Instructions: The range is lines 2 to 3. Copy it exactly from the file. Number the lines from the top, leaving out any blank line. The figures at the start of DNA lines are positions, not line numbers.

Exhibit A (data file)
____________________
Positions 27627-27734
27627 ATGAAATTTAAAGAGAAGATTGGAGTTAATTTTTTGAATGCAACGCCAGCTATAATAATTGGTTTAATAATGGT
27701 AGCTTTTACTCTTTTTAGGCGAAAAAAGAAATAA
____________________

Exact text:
27627 ATGAAATTTAAAGAGAAGATTGGAGTTAATTTTTTGAATGCAACGCCAGCTATAATAATTGGTTTAATAATGGT
27701 AGCTTTTACTCTTTTTAGGCGAAAAAAGAAATAA